Over the past couple of months, there have been a plethora of government announcements regarding housing.
But will any of these actually have any impact on the current state of affairs? Last month, Sajid Javid launched a consultation with the aim of streamlining home sales and purchases. He wants to make the home buying process cheaper, quicker and easier, which will no doubt be universally welcomed if achieved.
I am concerned though that the government will fail to take the whole picture into account. In order to encourage faster transactions, change needs to be brought to the entire process, not just the role of agents in facilitating home buying and selling.
To truly address the complexity of the home buying and selling process, the legal side of the transaction must be brought into the 21st century. Our government’s approach to policy is overwhelmingly determined by cost, but we are still using historic and cumbersome systems to buy and sell homes.
Quality has been compromised and this has primarily affected agents and solicitors. As a result, there are a number of law firms providing conveyancing work through what are basically call centres and the quality of the service has been stripped back to the bone.
A machine is only as fast as its slowest cog, and unfortunately in property, the cog is the legal process. More often than not it is paralegals and trainee solicitors that deal with transactions until the end of the process, when a senior solicitor or partner steps in to review. They often, due to limited time capacity or through noticing an earlier fault, cause delay.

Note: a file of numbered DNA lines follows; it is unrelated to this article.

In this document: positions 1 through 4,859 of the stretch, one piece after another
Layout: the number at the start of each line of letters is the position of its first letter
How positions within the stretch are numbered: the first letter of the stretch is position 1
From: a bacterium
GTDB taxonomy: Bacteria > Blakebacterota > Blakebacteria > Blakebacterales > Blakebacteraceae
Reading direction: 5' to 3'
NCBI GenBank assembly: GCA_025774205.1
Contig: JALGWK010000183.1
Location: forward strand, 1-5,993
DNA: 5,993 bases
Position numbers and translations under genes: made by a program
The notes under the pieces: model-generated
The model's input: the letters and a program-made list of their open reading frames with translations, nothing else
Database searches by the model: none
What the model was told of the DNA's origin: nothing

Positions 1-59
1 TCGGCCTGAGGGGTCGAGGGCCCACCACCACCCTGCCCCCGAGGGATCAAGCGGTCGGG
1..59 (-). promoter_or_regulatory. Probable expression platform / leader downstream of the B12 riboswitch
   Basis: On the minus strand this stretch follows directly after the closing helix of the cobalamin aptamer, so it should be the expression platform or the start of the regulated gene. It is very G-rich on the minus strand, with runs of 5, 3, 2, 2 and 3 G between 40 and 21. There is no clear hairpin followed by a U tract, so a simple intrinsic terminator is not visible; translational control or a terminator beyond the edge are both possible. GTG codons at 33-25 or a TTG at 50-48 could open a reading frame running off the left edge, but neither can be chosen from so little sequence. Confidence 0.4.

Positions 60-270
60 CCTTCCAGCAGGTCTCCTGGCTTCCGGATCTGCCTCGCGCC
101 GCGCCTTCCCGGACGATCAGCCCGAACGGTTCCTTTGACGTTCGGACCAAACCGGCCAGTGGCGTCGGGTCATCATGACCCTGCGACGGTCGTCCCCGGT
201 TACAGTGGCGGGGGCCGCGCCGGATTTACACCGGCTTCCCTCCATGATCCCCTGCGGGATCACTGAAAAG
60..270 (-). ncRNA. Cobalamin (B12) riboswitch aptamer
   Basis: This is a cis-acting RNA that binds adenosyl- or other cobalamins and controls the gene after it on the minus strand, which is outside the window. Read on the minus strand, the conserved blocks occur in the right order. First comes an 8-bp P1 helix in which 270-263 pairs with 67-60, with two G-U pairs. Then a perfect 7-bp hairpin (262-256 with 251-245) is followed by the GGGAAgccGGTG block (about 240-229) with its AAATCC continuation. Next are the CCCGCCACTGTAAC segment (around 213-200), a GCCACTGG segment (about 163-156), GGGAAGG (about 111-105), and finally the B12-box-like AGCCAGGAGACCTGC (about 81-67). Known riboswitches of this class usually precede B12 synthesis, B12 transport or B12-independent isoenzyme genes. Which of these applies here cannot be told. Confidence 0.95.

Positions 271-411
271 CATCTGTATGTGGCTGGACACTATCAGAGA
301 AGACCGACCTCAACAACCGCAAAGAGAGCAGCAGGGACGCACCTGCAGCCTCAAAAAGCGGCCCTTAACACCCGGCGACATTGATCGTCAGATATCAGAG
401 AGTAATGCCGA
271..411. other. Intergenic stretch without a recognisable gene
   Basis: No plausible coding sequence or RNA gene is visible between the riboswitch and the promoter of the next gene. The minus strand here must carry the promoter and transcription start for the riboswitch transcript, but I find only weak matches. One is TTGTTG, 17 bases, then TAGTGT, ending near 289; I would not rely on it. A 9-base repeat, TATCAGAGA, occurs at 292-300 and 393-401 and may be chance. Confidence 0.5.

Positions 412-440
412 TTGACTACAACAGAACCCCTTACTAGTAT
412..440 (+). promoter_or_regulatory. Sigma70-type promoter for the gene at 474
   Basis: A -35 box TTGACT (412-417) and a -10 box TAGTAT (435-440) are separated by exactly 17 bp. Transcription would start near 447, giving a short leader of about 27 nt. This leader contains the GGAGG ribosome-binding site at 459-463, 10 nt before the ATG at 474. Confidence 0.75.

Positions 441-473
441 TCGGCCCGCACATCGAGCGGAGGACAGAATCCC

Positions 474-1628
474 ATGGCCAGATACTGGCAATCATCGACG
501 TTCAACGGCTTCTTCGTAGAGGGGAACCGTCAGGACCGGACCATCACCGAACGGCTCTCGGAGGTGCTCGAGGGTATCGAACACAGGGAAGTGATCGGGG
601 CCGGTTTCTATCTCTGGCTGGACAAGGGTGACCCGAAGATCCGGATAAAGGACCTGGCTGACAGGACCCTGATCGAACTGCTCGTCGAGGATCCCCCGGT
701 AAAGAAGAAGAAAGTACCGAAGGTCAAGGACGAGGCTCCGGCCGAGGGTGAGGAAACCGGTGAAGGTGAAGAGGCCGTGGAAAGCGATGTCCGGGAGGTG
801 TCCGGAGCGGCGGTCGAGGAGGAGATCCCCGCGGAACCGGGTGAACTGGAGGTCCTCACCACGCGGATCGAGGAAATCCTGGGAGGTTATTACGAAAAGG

A machine is only as fast as its slowest cog, and unfortunately in property, the cog is the legal process
One area where the legal profession must be encouraged to speed up their transactional roles is through the use of technology. The property industry has been revolutionised by the use of technology in marketing, but as soon as soon as a sale has been agreed the momentum is lost.
Lawyers have failed to embrace recent technological advancements, highlighted by the failure of the e-conveyancing platform Veyo. Even the use of email doesn’t seem to have sped up the process enough.
Read more: Would you use an online mortgage broker?
We live in a world where anything can be brought online and delivered the next day – our expectations of how quickly services should be provided has heightened. Solicitors are not necessarily to blame for failing to meet this, but it is an expectation that needs to be addressed.
I am pleased that the government is looking into solving these issues, but the consultation must look at the sum of all parts. Both agents and solicitors have key roles to play in the house buying and selling process. Ensuring more senior lawyers are involved earlier on in the process may go some way to speeding up transactions.
Everyone in the process, from the buyer to the mortgage lenders, sellers, solicitors and agents, currently all have different ideas on timing and getting these aligned will help achieve the streamlined process that Mr Javid desires.